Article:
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CLIENT ALERT: United States Supreme Court Announces New Test for Employers to Demonstrate Undue Hardship to Accommodate Employee’s Religion Under Title VII

Submitted by Firm:
Morgan, Brown & Joy
Firm Contacts:
Jaclyn Kugell, Jeffrey Siegel
Article Type:
Legal Update

On June 29, 2023, the United States Supreme Court issued its decision in Groff v. Dejoy, in which the Court announced a heightened standard for employers attempting to demonstrate that an employee’s request for religious accommodation under Title VII would impose an undue hardship on its business. In Groff, the Supreme Court held that an employer must demonstrate that an employee’s request for religious accommodation would impose a substantial difficulty or cost to its business operations before rejecting such request. This holding marks a departure from over 45 years of prior interpretation of the Supreme Court’s 1977 holding in Trans World Airlines, Inc. v. Hardison, which lower courts relied on to hold that any request for religious accommodation that created more than a de minimis cost – a low bar —would constitute an undue hardship on an employer.

In Groff, a former United States postal worker requested not to work Sundays because of his religious practices. The Postal Service denied the employee’s request, citing the requirements of the business and difficulties in scheduling, including needing to schedule other employees to cover the employee’s shifts, as an undue hardship. The District Court and the Third Circuit Court of Appeals sided with the employer, holding that the Supreme Court’s decision in Trans World Airlines allowed the employer to deny a religious accommodation where it could demonstrate that doing so would impose more than a de minimis cost, and therefore an undue hardship, to its business.

The Supreme Court disagreed with the Third Circuit’s reliance on this prior interpretation of Trans World Airlines, and instead explained that the Supreme Court had not yet set forth a test for when an employer’s costs to implement a religious accommodation would be deemed an “undue hardship.” The Supreme Court stated that lower courts relied too heavily on a single sentence in Trans World Airlines, which equated “undue hardship” with a more than de minimis cost. Instead, lower courts, including the one in the Groff case, needed to determine whether an employer would be required to incur substantial difficulty or costs to implement an employee’s request for religious accommodation. The Supreme Court held that the language in Trans World Airlines supported such a finding, and that the Court, as well as Congress and the Equal Employment Opportunity Commission, had always intended for employers to have to demonstrate substantial difficulty or cost in denying employees a religious accommodation under Title VII. The Supreme Court sent the Groff case back to the lower court for consideration of the specific facts of the case using this new standard and determination of whether the employer could demonstrate whether accommodating the employee’s schedule request would impose substantial difficulty or cost on the employer in this matter.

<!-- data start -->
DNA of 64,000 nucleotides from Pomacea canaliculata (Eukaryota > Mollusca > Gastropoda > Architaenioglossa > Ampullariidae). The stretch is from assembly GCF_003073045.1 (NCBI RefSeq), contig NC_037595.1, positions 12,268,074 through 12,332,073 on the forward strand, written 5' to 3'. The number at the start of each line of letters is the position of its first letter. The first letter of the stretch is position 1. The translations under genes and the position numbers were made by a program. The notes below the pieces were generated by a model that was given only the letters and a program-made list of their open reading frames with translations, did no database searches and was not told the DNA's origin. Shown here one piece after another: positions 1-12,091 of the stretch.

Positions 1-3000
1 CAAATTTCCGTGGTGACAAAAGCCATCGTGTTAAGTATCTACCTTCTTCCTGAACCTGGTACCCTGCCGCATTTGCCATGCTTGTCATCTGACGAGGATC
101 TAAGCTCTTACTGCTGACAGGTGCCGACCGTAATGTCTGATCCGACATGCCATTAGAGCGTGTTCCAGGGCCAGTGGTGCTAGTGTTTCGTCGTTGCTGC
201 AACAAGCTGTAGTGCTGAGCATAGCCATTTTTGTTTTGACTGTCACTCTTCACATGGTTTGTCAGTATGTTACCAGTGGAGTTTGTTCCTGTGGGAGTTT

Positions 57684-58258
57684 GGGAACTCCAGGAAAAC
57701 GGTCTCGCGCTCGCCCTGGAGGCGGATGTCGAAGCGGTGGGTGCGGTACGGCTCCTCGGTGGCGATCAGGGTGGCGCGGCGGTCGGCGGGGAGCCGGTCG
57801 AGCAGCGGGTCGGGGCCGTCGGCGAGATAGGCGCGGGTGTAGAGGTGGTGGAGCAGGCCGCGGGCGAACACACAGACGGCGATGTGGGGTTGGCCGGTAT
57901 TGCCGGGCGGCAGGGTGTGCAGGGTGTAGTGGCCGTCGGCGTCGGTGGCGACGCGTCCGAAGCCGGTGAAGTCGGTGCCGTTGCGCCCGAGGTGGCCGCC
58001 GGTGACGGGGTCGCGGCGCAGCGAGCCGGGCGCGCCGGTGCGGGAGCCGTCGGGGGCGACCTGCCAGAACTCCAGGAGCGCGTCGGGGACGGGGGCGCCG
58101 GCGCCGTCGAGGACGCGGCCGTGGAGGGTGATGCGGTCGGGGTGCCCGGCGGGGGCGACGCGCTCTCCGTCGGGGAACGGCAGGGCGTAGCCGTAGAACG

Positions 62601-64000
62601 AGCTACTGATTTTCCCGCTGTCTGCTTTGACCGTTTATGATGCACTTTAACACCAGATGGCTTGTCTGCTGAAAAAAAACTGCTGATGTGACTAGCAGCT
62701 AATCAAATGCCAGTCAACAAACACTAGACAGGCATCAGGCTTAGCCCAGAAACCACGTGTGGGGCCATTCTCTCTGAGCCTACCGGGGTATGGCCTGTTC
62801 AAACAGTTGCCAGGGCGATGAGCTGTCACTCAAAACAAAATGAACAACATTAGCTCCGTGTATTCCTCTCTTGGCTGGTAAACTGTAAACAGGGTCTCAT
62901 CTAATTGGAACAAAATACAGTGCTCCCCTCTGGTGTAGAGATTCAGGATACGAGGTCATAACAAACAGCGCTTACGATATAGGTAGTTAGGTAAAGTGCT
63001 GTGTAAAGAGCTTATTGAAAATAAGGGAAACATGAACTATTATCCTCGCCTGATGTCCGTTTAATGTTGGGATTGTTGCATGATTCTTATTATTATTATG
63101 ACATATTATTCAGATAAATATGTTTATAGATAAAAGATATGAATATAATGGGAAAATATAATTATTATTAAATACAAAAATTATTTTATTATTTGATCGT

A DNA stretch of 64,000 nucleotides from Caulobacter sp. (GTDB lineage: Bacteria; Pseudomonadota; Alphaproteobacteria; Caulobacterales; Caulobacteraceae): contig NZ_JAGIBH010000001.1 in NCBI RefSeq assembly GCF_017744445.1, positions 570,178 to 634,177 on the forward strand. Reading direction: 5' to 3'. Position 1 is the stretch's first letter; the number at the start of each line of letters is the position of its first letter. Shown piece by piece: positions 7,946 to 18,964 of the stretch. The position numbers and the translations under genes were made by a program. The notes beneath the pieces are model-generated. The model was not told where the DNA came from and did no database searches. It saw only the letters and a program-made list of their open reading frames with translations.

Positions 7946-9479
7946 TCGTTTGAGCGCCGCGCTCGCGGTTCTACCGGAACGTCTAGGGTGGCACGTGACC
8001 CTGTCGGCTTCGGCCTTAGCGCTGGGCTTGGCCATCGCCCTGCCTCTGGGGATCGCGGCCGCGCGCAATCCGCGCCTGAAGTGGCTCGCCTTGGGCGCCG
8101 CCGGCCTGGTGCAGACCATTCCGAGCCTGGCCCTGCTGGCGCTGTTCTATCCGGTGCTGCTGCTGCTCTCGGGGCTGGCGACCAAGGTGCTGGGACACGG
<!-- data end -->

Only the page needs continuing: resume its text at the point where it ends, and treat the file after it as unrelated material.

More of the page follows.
Though employers have long been aware of their obligations to accommodate an employee’s religious beliefs under Title VII, they have understood their obligations to be something less than that of an undue burden under the Americans with Disabilities Act. The Groff decision throws former guidance into significant question as to whether an employer is required to accommodate employee’s religious beliefs in certain circumstances, issues employers have continued to grapple with in today’s post-pandemic climate. Should you have any questions about how the Groff decision impacts employees’ requests for religious accommodation and your business, please reach out to your MBJ attorney.

Catherine “Cat” Scott is an attorney with Morgan, Brown & Joy, LLP, and may be reached at (617) 523-6666, or Morgan, Brown & Joy, LLP focuses exclusively on representing employers in employment and labor matters.

This alert was prepared on July 6, 2023. 

This publication, which may be considered advertising under the ethical rules of certain jurisdictions, should not be construed as legal advice or a legal opinion on any specific facts or circumstances by Morgan, Brown & Joy, LLP and its attorneys. This newsletter is intended for general information purposes only and you should consult an attorney concerning any specific legal questions you may have.